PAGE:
Starting today, October 25, 2021, customers age 12 and older are required to verify full vaccination or a negative test to participate in outdoor public events of 500 or more people and indoor entertainment and recreational establishments and events such as live music, performing arts, gyms, restaurants, and bars.
As deadlines near for COVID-19 vaccination mandates, you or someone you know may have questions about the vaccines. There’s plenty of mis-information available. For reliable answers, local health specialists from Public Health—Seattle & King County have been answering many key questions.
But while it is easy and cost-free to tell a pollster you’ll quit your job, actually doing so when it means losing a paycheck you and your family may depend upon is another matter.
People who are unvaccinated or cannot prove vaccine status will be required to show proof of a negative PCR COVID-19 test in the last 72 hours, or an FDA-approved rapid test result from test conducted by a testing provider on site at an event or establishment just prior to entry.
Rapid antigen testing makes it much easier to get tested for COVID-19, which helps detect infectious cases before they spread. But many people are still unsure of how best to use these tests and whether they are accurate enough to be useful.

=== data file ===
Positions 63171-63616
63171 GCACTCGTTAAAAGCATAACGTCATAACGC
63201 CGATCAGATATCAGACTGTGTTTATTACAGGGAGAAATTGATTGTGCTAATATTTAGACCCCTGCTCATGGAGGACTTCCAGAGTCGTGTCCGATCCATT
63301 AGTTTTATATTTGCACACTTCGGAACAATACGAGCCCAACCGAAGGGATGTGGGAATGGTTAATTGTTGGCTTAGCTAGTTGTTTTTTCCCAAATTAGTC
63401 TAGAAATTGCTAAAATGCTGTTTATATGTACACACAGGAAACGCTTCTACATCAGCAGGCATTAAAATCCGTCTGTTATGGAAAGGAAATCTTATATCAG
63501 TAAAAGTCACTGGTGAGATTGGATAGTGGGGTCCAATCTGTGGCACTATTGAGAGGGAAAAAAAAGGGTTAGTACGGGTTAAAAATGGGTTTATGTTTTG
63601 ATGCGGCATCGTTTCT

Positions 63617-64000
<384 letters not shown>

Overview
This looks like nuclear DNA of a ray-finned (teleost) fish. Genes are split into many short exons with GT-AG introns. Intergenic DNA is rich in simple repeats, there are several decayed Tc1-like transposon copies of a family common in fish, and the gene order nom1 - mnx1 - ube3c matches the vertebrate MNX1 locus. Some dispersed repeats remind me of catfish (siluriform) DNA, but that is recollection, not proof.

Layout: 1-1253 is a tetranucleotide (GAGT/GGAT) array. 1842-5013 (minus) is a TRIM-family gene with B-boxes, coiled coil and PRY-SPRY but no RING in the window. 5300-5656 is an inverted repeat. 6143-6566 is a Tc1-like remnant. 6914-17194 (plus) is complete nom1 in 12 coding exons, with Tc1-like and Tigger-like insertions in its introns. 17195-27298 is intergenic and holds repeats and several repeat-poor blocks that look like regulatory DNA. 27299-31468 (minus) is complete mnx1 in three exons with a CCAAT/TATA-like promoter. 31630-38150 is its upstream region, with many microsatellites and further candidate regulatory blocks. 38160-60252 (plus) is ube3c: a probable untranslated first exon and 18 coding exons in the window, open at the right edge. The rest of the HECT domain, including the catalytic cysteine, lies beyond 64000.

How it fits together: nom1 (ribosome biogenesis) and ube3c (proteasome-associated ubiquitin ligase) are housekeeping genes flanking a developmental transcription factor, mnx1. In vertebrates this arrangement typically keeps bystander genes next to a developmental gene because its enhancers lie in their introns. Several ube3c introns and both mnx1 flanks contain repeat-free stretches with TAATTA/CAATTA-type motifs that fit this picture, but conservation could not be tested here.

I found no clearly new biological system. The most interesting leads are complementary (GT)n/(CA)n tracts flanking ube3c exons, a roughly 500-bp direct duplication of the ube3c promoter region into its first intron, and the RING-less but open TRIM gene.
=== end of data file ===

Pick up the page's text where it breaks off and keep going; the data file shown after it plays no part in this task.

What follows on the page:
The program is among at least 450 existing medical-legal partnerships across the nation that typically serve impoverished people and migrants
This requirement applies to all people, both vaccinated and unvaccinated, 5 years of age and older.
Public health workers have been vilified by a portion of the public and attacked by some political leaders and media figures.
This simple D.I.Y. project can make the smoky days a little more bearable and safe.
Cooling centers will be available across the city,
Humans are unequivocally warming the planet, and that’s triggering rapid changes in the atmosphere, oceans and polar regions, and increasing extreme weather around the world, the Intergovernmental Panel on Climate Change warns in a new report.
Public health workers have been vilified by a portion of the public and attacked by some political leaders and media figures. They have been fired or forced from office. They have been subjected to protests—some on their own front lawns—as well as curses, threats and even, on at least one occasion, racist taunts.
Remarkably, a high-income person in the U.S. was more likely to report financial barriers than a low-income person in nearly all the other countries surveyed: Australia, Canada, France, Germany, the Netherlands, New Zealand, Norway, Sweden, Switzerland, and the U.K.
CDC’s reversal on mask recommendations led to more disagreement between Republican and Democratic politicians over masks and other pandemic-related public health precautions.
Newly minted state laws may prevent many public health measures—or at least make them difficult to impose.